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LA producer causing a scene

Livia Hanich

People

LA producer causing a scene

During 25 years living in Los Angeles, award-winning TV producer Livia Hanich worked with the likes of Aaron Spelling, Darren Star and Steven Spielberg, and now she’s bringing her knowledge and experience to a grassroots level through the Sunshine Coast Screen Collective.

Born and raised in Sydney, Hanich began her career in the mid-1980s working on the science show Beyond 2000 before moving to LA, where she landed a job producing the US version of the show, Beyond Tomorrow.

“I was 27 and I wanted to explore a bigger pond,” Hanich says.

She certainly got what she wanted.

Her career from there included an internship with Henry Winkler’s company Fair Dinkum Productions, which led to a job as a post producer on global hit shows Beverly Hills 90210 and Melrose Place.

“I thought, oh my God, I’m coming off a factual reality show that changes people’s lives and I’m going to work on a teenage drama series, but I had no clue Beverly Hills would be such a huge and successful show.

“I really enjoyed it; it was fresh material. From there I was asked to go onto Melrose Place and I stayed there for the next six years.”

As a post producer, Hanich is responsible for overseeing and managing the schedule and budget and working on the entire production from the editorial side through to finishing the project, colour correction, sound mixing, sound design, working with the actors for the dialogue replacement, the music, interacting with composers, and then delivering the finished product.

“It’s fabulous, when I fell into post production I really found my calling,” she says.

“I love it so much. It really speaks to a variety of different aspects of me – the creative, logistical part of me, schedules, budgets and at the same time having a hand in the creative aspects.”

After the fun of teen drama, Hanich enjoyed sinking her teeth back into factual programming with a marine biology show for Village Roadshow, followed by a series of documentaries and then the logistically challenging Temptation Island, a reality show where she was based in Honduras co-ordinating TV crews from five countries.

She then jumped back into dramatic long-form TV with a Barry Sonnenfeld (The Addams Family, Men in Black) comedy Notes from the Underbelly, followed by the critically acclaimed Pushing Daisies and sci-fi drama Terra Nova, produced by Steven Spielberg’s DreamWorks TV.

She also worked on the new version of the iconic science show Cosmos. For this she won a Producers Guild of America Award, a Peabody Award and was nominated for an Emmy.

From there she worked on the TV remake of 12 Monkeys, and it was during this time that she and husband Bill Missett, a screen editor, decided they didn’t want to raise their teenage sons, Jake and Gage, in LA.

When Hanich’s brother moved to Noosa from Sydney, it triggered a desire for a more relaxed, slower pace and they left the red carpets and glitzy Hollywood parties for sleepy Doonan, moving there in 2015.

With her remarkable career pedigree, Hanich quickly found work with Brisbane company Hoodlum Entertainment and is post-producing an ABC drama, Harrow, to be launched in February.

She’s also involved with the first Australian original Netflix show, Tidelands, a sci-fi drama she’d love to see filmed partly on the Sunshine Coast.

“It begins shooting in March next year and it would be a massive coup to be able to bring that up here,” she says.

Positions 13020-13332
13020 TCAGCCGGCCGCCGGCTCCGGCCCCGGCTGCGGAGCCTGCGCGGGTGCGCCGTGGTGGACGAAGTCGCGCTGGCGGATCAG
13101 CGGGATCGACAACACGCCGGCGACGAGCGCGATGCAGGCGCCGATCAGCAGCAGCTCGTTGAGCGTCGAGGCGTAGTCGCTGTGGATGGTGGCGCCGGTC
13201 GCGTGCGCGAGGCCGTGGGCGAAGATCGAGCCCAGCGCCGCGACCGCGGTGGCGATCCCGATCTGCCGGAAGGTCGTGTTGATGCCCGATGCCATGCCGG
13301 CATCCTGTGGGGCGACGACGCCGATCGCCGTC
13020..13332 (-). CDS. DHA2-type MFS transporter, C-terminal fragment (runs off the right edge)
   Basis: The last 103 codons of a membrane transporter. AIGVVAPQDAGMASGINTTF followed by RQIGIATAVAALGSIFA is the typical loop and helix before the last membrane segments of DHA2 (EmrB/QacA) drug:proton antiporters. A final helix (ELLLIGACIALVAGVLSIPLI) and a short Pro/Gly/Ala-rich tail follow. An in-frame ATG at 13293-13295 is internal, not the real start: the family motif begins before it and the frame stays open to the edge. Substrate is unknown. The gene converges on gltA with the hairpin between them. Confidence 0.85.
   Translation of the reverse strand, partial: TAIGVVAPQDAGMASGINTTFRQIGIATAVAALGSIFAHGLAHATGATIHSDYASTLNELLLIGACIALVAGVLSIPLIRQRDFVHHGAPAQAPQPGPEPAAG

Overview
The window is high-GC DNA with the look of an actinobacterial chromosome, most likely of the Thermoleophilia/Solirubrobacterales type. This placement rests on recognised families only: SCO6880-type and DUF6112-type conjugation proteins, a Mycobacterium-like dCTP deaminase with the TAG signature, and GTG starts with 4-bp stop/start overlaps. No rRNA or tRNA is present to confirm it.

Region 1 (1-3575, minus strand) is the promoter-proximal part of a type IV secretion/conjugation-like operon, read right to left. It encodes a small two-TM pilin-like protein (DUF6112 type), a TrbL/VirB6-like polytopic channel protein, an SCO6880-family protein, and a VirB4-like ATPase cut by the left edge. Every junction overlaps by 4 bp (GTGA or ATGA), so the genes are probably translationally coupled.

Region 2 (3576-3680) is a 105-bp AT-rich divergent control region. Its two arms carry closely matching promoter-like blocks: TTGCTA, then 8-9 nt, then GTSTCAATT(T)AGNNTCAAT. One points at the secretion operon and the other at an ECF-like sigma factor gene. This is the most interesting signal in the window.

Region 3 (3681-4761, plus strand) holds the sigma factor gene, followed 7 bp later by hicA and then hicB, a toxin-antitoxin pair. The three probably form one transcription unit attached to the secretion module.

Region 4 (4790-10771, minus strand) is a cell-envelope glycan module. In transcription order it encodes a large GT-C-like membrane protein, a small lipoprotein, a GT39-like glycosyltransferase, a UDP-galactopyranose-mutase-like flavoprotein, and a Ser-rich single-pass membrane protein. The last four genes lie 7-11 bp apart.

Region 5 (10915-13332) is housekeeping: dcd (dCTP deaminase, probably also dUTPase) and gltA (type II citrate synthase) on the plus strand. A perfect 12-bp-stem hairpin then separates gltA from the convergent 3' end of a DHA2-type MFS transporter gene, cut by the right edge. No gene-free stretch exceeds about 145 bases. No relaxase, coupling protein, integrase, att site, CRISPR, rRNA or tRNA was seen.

“Obviously there are logistical challenges, but it would be a massive boon for the region.”

Hanich is an ambassador for the Sunshine Coast Council’s 20-year Arts Plan and is the president and chair of the Sunshine Coast Screen Collective, a group of like-minded creatives who formed out of a gathering held by the Sunshine Coast Creative Alliance.

“Bill and I landed here and were drawn into conversations about developing more of a screen industry in the region,” Hanich says.

“In July this year we formed as a not-for-profit and named it the Sunshine Coast Screen Collective with the mission statement to nurture and develop and be an advocate for the local screen industry.

“It can cross so many different platforms; everything from online content, gaming content, through to traditional forms of webisodes, television and hopefully in time – because it has incredible locations – to see it as another region outside the Gold Coat for film entertainment.

“There’s a lot of creative talent here with unique voices and we want to identify resources to help tell those stories.

“We’re reaching out to anybody – writers, producers, directors, crew, cinematographers, art designers, graphic designers.

“They all come together in being a part of realising an end product.

“Bill has been in the industry as long as I have and is an experienced editor.

“We are feeling so excited because we’re finding ourselves in our group, forming this screen collective and what we can bring to the region.

“It has so much potential. It’s exciting to see the Sunshine Coast Council has a real drive to support and nurture innovation and creativity.

“I come very humble and excited about what experience Bill and I can bring to the table, how we can help inspire and motivate young voices and new voices.

“I’ve always enjoyed being part of seeing people realise their potential and dreams.”

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Leigh Robshaw is a journalist who has worked in the media industry for more than 20 years. Originally from Sydney, she has lived and worked in London, Tokyo and Latin America. She joined the team in 2012 and is MWP's deputy editor. Writing, reading and travel are her greatest passions.

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